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will be proper to defer, till we have spoken of light and shade and colour.

As some of the ancient statues have been of such singular use to me, I shall beg leave to conclude this chapter with an observation or two on them in general.

It is allowed by the most skilful in the imitative arts, that though there are many of the remains of antiquity, that have great excellencies about them ; yet there are not, moderately speaking, above twenty that may be justly called capital. There is one reason, nevertheless, besides the blind veneration that generally is paid to antiquity, for holding even many very imperfect pieces in some degree of estimation: I mean that peculiar taste of elegance which so visibly runs

through them all, down to the most incorrect of their P. 92 basso-relievos: which taste, I am persuaded, my

reader will now conceive to have been entirely owing to the perfect knowledge the ancients must have had of the use of the precise serpentine-line.

But this cause of elegance not having been since sufficiently understood, no wonder such effects should have appeared mysterious, and have drawn mankind into a sort of religious esteem, and even bigotry, to. the works of antiquity.

Nor have there been wanting of artful people, who have made good profit of those whose u nbounded admiration hath run them into enthusiasm. Nay there are, I believe, some who still carry on a comfortable trade in such originals as have been so defaced and maimed by time, that it would be impossible, without a pair of double-ground connoisseur-spectacles, to see whether they have ever been good or bad: they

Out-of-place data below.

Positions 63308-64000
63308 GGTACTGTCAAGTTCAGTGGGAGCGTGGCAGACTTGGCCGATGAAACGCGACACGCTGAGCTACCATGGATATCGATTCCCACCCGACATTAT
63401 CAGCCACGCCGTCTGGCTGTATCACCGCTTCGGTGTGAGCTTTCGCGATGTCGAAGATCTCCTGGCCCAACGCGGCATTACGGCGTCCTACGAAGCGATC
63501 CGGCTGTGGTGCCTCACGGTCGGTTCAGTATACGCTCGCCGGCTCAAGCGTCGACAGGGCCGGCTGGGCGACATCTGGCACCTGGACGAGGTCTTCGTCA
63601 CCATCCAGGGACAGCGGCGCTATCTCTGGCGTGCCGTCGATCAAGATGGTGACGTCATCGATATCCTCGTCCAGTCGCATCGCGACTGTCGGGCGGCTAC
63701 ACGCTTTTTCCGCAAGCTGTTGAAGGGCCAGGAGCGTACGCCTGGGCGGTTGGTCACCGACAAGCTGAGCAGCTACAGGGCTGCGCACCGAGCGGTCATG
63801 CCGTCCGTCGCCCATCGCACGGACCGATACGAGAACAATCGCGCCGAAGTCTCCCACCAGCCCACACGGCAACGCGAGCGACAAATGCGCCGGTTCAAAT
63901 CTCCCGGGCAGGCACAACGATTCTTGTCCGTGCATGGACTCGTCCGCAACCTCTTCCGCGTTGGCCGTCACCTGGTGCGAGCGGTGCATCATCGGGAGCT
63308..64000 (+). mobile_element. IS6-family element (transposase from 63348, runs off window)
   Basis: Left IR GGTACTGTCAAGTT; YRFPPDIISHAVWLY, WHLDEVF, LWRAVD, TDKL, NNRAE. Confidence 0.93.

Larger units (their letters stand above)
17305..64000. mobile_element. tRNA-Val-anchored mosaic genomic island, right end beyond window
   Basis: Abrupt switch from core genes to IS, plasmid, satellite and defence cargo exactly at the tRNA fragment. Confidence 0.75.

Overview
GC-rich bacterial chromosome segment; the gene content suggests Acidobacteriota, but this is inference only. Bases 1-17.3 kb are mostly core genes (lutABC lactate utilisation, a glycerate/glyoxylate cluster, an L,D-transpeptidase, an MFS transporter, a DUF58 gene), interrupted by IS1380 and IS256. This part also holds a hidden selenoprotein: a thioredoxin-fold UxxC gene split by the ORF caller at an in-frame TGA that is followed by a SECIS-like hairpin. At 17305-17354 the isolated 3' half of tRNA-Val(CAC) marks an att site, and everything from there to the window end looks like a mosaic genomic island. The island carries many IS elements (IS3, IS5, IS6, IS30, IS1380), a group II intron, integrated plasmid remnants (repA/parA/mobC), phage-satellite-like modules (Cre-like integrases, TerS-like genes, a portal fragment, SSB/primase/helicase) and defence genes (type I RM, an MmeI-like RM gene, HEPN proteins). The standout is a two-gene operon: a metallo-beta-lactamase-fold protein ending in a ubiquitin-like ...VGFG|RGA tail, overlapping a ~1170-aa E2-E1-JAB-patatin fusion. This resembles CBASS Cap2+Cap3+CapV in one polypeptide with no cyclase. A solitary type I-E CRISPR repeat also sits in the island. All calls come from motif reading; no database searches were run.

deal also in cooked-up copies, which they are very apt to put off for originals. And whoever dares be bold enough to detect such impositions, finds him. self immediately branded, and given out as one of low ideas, ignorant of the true sublime, self-conceited, envious, &c.

But as there are a great part of mankind that delight most in what they least understand; for aught I know, the emolument may be equal between the bubler and the bubled: at least this seems to have been Butler's opinion :

Doubtless the pleasure is as great
In being cheated, as to cheat.

CHAPTER XII.

OF LIGHT AND SHADE,

AND THE MANNER IN WHICH OBJECTS ARE EXPLAINED TO

THE EYB BY THEM.

AND THE MANNER INHA

P.93 ALTHOUGH both this and the next chapter may seem

more particularly relative to the art of painting, than any of the foregoing; yet, as hitherto, I have endeavoured to be understood by every reader, so here also I shall avoid, as much as the subject will permit, speaking of what would only be well conceived by painters.

There is such a subtile variety in the nature of appearances, that probably we shall not be able to gain much ground by this enquiry, unless we exert and apply the full use of every sense, that will convey to us any information concerning them.

So far as we have already gone, the sense of feel. ing, as well as that of seeing, hath been applied to; so that perhaps a man born blind, may, by his better touch that is common to those who have their sight, together with the regular process that has been here given of lines, so feel out the nature of forms, as to make a tolerable judgment of what is beautiful to sight.

Here again our other senses must assist us, not